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have established relationships with schools and communities the chance to evolve their models as well. This allows for smaller local partners—often led by BIPOC community leaders—to be at the same table as larger, more established national organizations, helping ensure that tutoring solutions have the local buy-in required for lasting transformation. Coherent Coalition CTDC has three core anchors that help forge a coherent coalition: HIT must be standards-based, continuous improvement is fundamental to success, and equity is central to the initiative’s work. While the ecosystem is decentralized and tutoring must be adjusted for different schools, these beliefs help unify stakeholders across the city to enact the change CTDC hopes to achieve in the District.

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Key Implementation Strategies and Lessons As of January 2022, CTDC has catalyzed tutoring for 4,000 students across 102 sites in the District:

IN-PERSON TUTORING 79 Sites

VIRTUAL TUTORING 23 Sites

ELA TUTORING 60.8%

MATH TUTORING 39.2%

ELEMENTARY 67 Sites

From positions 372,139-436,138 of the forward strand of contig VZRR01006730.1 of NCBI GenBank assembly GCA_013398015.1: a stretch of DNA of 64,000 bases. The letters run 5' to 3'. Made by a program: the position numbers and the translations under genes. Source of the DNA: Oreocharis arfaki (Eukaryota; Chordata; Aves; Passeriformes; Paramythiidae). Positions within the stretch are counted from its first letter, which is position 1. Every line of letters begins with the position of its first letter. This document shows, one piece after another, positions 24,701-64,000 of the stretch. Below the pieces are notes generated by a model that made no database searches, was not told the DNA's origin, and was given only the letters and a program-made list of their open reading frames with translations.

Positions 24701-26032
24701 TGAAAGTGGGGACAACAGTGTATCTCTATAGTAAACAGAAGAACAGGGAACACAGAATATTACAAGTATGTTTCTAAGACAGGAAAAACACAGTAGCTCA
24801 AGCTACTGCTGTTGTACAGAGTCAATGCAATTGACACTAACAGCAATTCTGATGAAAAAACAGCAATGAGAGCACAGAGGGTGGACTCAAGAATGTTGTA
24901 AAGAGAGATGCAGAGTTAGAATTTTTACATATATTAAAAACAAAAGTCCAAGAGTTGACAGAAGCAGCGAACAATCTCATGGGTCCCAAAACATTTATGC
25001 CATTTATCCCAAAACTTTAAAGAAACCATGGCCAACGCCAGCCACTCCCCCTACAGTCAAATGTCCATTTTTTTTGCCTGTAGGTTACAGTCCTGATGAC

MIDDLE SCHOOL 29 Sites

HIGH SCHOOL 6 Sites

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Design Sprints Research suggests that tutoring is most impactful when integrated into the school day*. The act of integrating tutoring into a school schedule, however, is operationally complex, and school leaders attempting to do so are often left asking the same questions: How do I balance core instructional needs with intervention needs? Who will do the tutoring? How should I prioritize students for tutoring? Where will I find time to design and implement a new schedule while responding to in-the-moment COVID needs? An essential piece of the CTDC strategy, then, is the Design Sprint. The program is a five-week learning series which supports schools in designing and implementing high-impact tutoring. Core activities of the Sprint include: Creating a new student schedule for scaled implementation, considering an intervention block Designing a plan to strengthen the strategies to accelerate and supplement academic learning Identifying and setting measurable student learning targets